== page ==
Ecological And Economic Implications Of Increased Storm Frequency And Severity For Boreal Lakes, 2019 University of Maine
Ecological And Economic Implications Of Increased Storm Frequency And Severity For Boreal Lakes, Kathryn Warner
Electronic Theses and Dissertations
In boreal regions, increased precipitation events have been linked to increased concentrations of dissolved organic carbon (DOC), however less is known about the extent and implications of these events on lakes. We assessed the effects of precipitation events on six drinking water lakes in Maine, USA to better understand how DOC concentration and quality change in response to precipitation events. Our results revealed three types of responses: (1) an initial spike in DOC concentrations and quality metrics; (2) a sustained increase in DOC concentrations and quality metrics and; (3) no change during all sampling periods. Lake residence time was a ...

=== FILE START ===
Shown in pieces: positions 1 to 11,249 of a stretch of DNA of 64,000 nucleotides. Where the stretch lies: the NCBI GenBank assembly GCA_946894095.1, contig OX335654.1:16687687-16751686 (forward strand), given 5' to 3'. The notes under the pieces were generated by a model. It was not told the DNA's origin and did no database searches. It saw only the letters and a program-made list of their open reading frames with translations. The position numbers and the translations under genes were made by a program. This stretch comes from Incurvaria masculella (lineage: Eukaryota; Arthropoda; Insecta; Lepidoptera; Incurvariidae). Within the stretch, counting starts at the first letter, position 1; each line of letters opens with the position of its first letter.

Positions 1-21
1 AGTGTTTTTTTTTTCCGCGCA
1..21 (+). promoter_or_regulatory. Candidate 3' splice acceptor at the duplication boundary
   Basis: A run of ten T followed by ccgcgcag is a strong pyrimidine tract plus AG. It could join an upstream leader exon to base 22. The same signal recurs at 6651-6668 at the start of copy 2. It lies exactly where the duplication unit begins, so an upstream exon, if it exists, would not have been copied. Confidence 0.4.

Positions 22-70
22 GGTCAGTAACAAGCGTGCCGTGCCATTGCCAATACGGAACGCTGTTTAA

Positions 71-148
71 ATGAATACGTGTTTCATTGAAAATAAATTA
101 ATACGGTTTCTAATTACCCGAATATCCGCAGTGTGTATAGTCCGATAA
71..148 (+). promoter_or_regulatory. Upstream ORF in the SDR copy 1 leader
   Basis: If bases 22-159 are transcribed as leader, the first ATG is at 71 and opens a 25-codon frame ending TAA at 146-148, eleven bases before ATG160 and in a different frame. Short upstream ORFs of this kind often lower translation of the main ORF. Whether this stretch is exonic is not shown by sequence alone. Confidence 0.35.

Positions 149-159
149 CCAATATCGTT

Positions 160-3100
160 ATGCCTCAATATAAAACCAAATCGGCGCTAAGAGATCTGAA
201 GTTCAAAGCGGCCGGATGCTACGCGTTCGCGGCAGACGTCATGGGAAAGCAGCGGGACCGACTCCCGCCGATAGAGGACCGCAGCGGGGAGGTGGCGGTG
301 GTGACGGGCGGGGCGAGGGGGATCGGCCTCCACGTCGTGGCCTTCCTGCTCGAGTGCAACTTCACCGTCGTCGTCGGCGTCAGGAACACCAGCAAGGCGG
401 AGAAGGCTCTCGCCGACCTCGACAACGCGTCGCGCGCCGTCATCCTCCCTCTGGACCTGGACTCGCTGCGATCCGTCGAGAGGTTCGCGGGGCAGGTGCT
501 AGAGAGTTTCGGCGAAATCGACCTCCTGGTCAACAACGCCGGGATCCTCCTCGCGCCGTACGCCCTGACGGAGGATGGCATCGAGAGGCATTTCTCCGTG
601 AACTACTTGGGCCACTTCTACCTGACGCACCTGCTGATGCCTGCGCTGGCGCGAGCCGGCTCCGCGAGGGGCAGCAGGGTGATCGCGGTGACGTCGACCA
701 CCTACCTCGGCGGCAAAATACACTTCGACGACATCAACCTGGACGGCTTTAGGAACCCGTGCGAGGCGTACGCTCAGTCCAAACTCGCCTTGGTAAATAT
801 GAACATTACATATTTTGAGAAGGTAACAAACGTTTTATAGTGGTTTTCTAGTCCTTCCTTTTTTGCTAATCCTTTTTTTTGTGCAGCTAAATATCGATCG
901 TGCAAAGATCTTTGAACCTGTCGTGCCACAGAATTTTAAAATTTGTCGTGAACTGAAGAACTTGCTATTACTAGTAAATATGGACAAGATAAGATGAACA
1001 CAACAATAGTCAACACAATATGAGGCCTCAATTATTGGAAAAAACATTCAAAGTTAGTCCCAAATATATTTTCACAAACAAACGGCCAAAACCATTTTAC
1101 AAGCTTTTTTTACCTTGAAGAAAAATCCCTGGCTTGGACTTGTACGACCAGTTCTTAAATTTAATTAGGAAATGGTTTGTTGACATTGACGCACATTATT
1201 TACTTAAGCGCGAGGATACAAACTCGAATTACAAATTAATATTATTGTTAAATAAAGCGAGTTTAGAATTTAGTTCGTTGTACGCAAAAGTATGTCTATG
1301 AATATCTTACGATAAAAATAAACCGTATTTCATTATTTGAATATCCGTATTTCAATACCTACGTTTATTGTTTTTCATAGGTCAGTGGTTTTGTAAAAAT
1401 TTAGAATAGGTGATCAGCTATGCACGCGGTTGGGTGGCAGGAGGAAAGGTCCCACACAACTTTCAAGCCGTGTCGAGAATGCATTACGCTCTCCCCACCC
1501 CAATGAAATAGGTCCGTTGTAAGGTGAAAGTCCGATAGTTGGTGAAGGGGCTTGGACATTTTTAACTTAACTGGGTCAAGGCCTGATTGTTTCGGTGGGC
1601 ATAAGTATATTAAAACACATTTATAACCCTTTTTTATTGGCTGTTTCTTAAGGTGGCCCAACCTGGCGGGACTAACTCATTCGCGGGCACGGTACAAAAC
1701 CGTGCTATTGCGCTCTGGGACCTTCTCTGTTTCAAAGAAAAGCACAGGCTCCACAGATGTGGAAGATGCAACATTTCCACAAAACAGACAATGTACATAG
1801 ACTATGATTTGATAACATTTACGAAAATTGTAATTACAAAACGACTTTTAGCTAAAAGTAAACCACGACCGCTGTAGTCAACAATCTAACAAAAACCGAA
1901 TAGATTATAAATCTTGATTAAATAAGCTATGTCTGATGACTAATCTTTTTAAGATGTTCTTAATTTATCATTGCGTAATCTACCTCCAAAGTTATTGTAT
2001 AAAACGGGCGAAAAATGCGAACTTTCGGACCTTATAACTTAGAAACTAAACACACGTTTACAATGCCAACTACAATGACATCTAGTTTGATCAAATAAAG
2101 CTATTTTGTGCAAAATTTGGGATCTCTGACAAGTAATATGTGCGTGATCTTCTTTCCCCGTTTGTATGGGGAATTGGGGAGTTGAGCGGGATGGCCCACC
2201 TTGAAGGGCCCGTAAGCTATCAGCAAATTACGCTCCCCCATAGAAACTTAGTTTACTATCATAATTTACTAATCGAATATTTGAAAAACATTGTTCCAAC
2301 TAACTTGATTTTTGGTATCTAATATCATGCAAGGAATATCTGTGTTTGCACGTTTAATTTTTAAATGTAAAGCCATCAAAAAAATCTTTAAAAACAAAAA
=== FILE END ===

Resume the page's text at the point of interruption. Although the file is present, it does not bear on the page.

Phylogenomics And Geometric Morphometrics Define Species Flocks Of Snowtrout (Teleostei: Schizothorax) In The Central Himalayas, 2019 University of Arkansas, Fayetteville
Phylogenomics And Geometric Morphometrics Define Species Flocks Of Snowtrout (Teleostei: Schizothorax) In The Central Himalayas, Binod Regmi
Theses and Dissertations
Schizothorax (Snowtrout) is a genus of medium-sized minnows (Cypriniformes) inhabiting glacier-fed streams, rivers, and lakes in the Himalayas. There are more than 30 species of Schizothorax across the region. The speciation and diversity of the Snowtrout in the vast hinterlands of the Himalayan Region has not been fully explored. Three species in Lake Rara, Western Nepal are considered a species flock, comprising endemic ecotypes that are morphologically differentiated and reproductively isolated.